The emerald ash borer (Agrilus planipennis) has plagued native ash trees in Illinois and Iowa since 2006 and 2010, respectively. This pest was first introduced in 2002 around the Detroit area and rapidly spread across Michigan and Indiana to infect most of Iowa and Illinois today.
"Sadly, the emerald ash borer will eventually wipe out our native ash species as we know them, leaving a major void in our urban forests and natural areas since ash is currently so prevalent," Ryan Pankau, a horticulture educator with University of Illinois Extension, said.
“The age-old phrase 'history repeats itself' certainly holds true with exotic pests and diseases in North America."
Two such past incidences have caused the virtual elimination of American elm and American chestnut trees across our continent.
The impact of chestnut blight was extensive. The American chestnut's native range spans more than 20 states in the eastern U.S., from Maine to Georgia, and accounted for about 50% of the eastern deciduous forest.
“Chestnut was a highly prized timber and wildlife tree, producing nuts for wildlife and even humans, as well as lumber of superior quality,” Pankau said. Chestnut wood has excellent resistance to rot with fiber as strong as many of the oak species we covet today. It was used for everything from structural lumber to fine furniture.
“It is just really hard to imagine how the disappearance of chestnut impacted life in the eastern United States, changing everything from timber products to the diversity of biota in eastern forests,” Pankau said.
Chestnut blight differs from emerald ash borer because it is fungal pathogen of chestnut as opposed to an insect pest. The fungus was first identified in its native land of China where it was hardly a pathogen of any significant threat, typically infecting dying twigs and bark.
"However, since our native chestnuts don’t have any co-evolutionary history with this pathogen, they have little resistance," Pankau said. Once established, the pathogen spreads from tree to tree by wind dispersion, creating cankers that grow rapidly and girdle stems.
Infected chestnut trees were first observed in New York City in 1904. By 1940, chestnuts were wiped out as a commercial species and active component of its original ecosystem. To this day, chestnut still exists in its home range because the roots and root collar are resistant, allowing sprouts from old root systems to grow before the pathogen attacks and kills the above-ground portion of the plant.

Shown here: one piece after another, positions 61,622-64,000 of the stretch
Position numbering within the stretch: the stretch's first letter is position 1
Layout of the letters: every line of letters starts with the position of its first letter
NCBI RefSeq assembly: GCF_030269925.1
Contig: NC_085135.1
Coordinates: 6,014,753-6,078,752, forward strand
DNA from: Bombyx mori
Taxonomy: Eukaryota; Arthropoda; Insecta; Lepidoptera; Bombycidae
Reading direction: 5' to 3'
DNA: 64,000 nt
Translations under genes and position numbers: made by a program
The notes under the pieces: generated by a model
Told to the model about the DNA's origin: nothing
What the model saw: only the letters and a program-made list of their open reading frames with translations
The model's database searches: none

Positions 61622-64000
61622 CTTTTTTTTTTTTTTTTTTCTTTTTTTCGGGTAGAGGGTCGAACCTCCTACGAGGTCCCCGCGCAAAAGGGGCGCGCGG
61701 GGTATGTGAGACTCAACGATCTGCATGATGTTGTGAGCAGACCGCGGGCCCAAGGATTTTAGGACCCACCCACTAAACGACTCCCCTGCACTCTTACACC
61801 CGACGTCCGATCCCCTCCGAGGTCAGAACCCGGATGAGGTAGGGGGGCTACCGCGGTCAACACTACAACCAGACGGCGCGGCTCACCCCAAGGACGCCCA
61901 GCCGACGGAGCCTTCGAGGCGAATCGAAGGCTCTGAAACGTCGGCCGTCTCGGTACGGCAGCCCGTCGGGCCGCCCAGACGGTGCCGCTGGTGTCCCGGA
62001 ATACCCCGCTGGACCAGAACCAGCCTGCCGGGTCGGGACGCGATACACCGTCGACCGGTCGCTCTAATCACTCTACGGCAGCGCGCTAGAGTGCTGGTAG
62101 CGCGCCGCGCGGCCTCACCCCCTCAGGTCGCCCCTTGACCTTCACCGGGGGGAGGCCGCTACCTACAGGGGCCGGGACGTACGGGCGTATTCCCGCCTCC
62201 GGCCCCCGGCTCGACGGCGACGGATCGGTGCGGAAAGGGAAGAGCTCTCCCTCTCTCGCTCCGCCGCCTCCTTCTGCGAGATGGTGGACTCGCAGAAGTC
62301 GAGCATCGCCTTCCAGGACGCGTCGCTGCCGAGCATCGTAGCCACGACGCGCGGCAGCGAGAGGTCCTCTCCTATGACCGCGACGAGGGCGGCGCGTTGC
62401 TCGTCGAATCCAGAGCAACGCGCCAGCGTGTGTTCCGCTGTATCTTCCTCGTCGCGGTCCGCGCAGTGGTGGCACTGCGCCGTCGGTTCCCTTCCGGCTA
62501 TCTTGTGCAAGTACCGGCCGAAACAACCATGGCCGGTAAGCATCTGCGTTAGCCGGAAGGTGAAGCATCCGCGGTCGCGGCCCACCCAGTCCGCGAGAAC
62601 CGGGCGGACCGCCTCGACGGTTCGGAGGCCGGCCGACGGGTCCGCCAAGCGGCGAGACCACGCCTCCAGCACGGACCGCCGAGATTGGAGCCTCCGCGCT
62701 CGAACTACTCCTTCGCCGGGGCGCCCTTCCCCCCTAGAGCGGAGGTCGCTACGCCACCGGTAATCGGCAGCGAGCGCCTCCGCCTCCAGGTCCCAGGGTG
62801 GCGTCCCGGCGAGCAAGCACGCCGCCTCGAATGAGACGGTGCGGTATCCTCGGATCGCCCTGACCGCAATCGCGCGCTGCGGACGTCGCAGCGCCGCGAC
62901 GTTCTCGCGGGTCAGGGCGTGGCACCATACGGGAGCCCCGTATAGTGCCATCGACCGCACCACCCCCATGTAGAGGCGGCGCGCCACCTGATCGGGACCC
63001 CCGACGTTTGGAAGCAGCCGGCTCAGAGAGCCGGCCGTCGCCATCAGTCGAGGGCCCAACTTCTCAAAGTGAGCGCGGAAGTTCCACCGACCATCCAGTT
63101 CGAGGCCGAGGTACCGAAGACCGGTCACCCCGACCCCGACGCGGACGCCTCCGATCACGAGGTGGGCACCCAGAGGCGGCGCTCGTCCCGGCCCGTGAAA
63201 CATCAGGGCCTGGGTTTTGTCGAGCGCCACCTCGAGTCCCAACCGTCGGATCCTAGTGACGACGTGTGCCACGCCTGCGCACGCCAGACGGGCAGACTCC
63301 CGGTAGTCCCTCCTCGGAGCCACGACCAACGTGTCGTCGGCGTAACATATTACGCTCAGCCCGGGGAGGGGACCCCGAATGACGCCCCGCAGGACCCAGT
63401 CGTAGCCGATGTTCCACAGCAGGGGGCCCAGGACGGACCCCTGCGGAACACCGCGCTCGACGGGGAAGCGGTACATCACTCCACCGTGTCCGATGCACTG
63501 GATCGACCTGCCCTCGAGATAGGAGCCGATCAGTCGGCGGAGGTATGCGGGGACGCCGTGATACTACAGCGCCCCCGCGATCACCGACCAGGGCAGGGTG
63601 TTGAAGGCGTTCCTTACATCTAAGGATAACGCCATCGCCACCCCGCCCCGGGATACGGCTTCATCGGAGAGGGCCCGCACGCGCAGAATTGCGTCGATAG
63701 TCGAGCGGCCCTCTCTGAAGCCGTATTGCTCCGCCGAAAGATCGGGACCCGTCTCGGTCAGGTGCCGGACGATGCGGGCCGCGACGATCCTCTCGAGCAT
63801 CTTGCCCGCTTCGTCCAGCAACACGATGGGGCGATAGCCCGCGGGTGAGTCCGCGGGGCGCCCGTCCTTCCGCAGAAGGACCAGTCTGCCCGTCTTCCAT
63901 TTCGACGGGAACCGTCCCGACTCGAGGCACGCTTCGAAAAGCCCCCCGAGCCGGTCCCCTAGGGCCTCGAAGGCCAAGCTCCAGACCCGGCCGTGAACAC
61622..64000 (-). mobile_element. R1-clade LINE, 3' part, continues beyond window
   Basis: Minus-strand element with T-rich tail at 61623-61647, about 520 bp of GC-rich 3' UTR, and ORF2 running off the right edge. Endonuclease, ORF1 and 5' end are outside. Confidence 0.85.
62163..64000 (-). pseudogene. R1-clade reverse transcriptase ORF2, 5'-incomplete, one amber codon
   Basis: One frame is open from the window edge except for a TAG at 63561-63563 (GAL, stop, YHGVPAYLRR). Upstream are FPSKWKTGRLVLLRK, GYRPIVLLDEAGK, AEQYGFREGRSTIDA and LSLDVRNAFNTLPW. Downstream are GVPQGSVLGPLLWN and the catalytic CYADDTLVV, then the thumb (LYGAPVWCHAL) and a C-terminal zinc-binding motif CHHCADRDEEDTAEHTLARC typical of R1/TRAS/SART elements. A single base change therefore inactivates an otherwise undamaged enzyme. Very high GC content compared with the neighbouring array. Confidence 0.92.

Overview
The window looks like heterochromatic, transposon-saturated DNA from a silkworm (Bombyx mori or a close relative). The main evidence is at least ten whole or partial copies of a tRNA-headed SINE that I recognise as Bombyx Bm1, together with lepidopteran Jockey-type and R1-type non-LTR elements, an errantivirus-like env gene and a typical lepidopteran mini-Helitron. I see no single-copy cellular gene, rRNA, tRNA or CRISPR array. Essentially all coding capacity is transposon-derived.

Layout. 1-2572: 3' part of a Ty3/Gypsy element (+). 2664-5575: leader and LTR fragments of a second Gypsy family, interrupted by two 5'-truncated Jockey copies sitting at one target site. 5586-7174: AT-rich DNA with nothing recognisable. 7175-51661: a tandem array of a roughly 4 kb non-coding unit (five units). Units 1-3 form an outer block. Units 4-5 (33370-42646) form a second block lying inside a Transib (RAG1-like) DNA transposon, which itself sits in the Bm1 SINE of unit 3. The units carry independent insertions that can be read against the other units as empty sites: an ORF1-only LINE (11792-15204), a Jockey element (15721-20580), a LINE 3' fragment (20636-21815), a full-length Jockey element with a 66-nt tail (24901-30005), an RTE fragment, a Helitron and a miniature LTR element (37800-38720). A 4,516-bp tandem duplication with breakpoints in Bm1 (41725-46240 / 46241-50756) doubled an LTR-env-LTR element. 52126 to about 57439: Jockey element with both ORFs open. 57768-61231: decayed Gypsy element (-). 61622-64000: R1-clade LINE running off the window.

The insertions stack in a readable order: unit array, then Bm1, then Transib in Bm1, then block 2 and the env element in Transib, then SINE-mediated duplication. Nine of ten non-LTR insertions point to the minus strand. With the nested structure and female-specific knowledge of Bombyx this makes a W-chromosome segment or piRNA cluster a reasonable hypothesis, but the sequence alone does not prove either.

“The fate of American elm was determined by a combination of fungal pathogen and elm bark beetles, collectively referred to as Dutch Elm Disease,” Pankau said. “Very similar to the emerald ash borer, larvae of the elm bark beetle tunnel into the wood of elm trees.”
As the larvae feed on infected trees, they are exposed to fungal spores which they disperse after emerging as adults and feeding on other elm trees. Once introduced, the fungus grows into conductive tissues in the tree. As the tree’s defenses respond, the conductive tissue is clogged, stopping transport of water and nutrients, while the pathogen persists.
“It is an interesting relationship between insect and fungi, that is somewhat limited by the dispersion rate of beetles, spreading slower than wind-dispersed pathogens like Chestnut Blight,” Pankau said.
Dutch Elm Disease was introduced near Cleveland in the 1930s, reaching Chicago in the 1960s and the western limits of American elm’s natural range by the 1970s. Although American elm did not have the timber value of chestnut, it had a much more extensive range, extending from the east coast to the Dakotas and down to central Texas. It was a large component of eastern forests, occupying a wide range of environmental conditions.
“This adaptability made the elm an excellent urban tree that was widely planted, creating a huge impact to urban forests as the disease spread, much like what we are seeing with emerald ash borer today,” Pankau says.
Emerald ash borer is fatal to ash trees because the larvae eat the conductive tissue within branches and trunks, often causing death within two to five years of initial infection. The beetle does fly and disperse on its own, but human movement of firewood has rapidly advanced its spread. Ash trees are important timber species, as well as urban trees, comprising up to 50% of the urban forest in some cities.